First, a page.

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One of Benidorm's beaches on a hot winter's day. EFE
Spain takes one of top slots in Europe for those resigned to climate change
International Earth Day

Spain takes one of top slots in Europe for those resigned to climate change

One in four of the population in the country, especially younger people, believe that it is out of control and it is too late to slow it down or prevent the damage it causes

Alfonso Torices

Madrid

Friday, 26 April 2024, 18:18

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Giving up hope in the face of climate change is increasing in Spain, and at a remarkable rate. It is growing to the point that the percentage of Spanish 'doomers', the people who think global warming cannot be stopped, is among the highest in Europe. This crops up every year when, on 22 April (International Earth Day), a census is taken to monitor how people's perceptions are changing with regard to the threat of global warming in 33 countries across five continents.

The majority of Spain's population continues to support the plans and measures that seek to curb as far as possible the greatest current risk to life on Earth. However, apathy is increasing, there are more people now who see no harm in throwing their hands up in despair in the face of what they consider to be an inevitability. Pessimists have been growing steadily in number over the last three years, especially in the last twelve months. According to the Ipsos poll, 25% of people in Spain, one in four, believe that climate change is out of control and that it is too late to slow it down or prevent the damage it causes. In fact, the level of Spanish climate fatigue is so high that in Europe it is only exceeded by the French, and then only by a tiny 1% (26%).

Those who think that Spain should do more and go further in the fight against climate change account for 62%, but that is a five-point drop in the last year. While it seems that the majority remain engaged, it is disturbing to learn that almost a third think the contrary - i.e. that the country, its industrial fabric and its inhabitants are being asked to make too many sacrifices to combat global warming.

Compromise with inaction

But the block of questions that best illustrates the rapid advance of those willing to throw in the towel is the one that measures whether people think that those who fail to act on climate change are failing everyone else. While a majority still agrees with that statement, that figure has declined year on year since 2022, with an average drop of 16% over the last two years.

Those who criticise national, regional or local leaders for not being ambitious enough in this fight have fallen from 70% in 2022 to 59% this year (the poll is conducted between January and February with results published on 22 April). This drop is identical to that of those who think that companies that do not commit to fighting global warming are failing employees and customers. There is a similar decline in those who believe that individuals who do nothing on a day-to-day basis to reduce greenhouse gas emissions are betraying future generations, from 73% to 61%, down twelve points within two years.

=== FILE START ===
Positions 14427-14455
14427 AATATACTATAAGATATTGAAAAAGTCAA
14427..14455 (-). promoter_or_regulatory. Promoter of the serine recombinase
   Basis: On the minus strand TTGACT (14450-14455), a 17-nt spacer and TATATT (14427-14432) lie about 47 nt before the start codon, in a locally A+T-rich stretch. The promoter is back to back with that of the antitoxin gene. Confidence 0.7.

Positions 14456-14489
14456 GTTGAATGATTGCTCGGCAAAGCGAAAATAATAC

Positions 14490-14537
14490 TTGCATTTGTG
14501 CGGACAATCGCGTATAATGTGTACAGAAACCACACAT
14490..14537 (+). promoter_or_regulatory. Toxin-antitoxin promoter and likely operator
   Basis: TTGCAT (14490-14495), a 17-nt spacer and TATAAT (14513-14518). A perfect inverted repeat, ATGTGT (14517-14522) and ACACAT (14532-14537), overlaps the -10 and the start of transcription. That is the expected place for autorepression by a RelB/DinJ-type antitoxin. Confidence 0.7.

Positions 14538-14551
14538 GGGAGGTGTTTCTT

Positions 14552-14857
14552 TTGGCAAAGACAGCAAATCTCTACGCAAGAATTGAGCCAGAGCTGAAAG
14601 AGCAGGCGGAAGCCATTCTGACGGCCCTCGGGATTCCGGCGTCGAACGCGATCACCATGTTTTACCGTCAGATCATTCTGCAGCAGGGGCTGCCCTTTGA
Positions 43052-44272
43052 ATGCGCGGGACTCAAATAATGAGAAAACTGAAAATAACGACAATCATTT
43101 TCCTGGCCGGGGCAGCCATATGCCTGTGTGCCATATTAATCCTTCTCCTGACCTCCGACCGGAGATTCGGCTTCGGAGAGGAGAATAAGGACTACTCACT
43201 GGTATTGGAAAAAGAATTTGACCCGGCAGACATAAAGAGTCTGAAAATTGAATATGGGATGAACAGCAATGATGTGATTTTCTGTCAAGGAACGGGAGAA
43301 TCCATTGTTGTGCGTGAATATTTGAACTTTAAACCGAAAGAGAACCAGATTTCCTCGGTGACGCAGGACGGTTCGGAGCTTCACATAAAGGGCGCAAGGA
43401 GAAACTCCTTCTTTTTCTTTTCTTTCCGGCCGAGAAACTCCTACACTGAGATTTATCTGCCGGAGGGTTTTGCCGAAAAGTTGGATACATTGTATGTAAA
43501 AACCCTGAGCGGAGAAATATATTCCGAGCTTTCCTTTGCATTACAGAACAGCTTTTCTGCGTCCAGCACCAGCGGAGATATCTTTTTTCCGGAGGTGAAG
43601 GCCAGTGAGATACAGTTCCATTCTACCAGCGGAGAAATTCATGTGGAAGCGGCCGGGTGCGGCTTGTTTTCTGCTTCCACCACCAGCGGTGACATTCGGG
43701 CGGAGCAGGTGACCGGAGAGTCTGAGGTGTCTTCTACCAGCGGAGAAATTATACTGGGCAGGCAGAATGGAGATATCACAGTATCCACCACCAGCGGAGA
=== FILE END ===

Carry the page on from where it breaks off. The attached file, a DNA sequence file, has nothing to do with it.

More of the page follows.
The growth of climate doomers is much more pronounced among men than women in Spain and, even more worryingly, this trend is especially prevalent among the younger age groups. Among those who believe that a climate catastrophe is already inevitable no matter what, it is the millennials - those in their thirties - who stand out. Twenty-eight per cent of them subscribe to this view, three points above the average. In fact, they are nine points more resigned to climate catastrophe than their parents or grandparents, the baby boomers, among whom only 19% are pessimistic.

More confident parents and grandparents

But the question that most clearly illustrates how much young people in Spain have given up is the one that asks you to say whether you agree that, just by making small changes in our daily lives, we can make a big impact on climate change. The effectiveness of personal commitment is supported by 70% of the women and 60% of the men in Spain, but where the differences really show is in the age comparison.

Baby boomers, the post-war generations aged 60 to 78, are 76% in favour of the value of everyday actions, compared to only 43% of Generation Z (or zoomers), those in their twenties, making them 33 points more sceptical. Moreover, 26% of the polled male population and 25% of male 20-somethings argue that there is no point in changing their behaviour to tackle climate change because it won't make any difference anyway. This pessimistic view is shared by only 16% of the female population and the same goes for the baby boomers.

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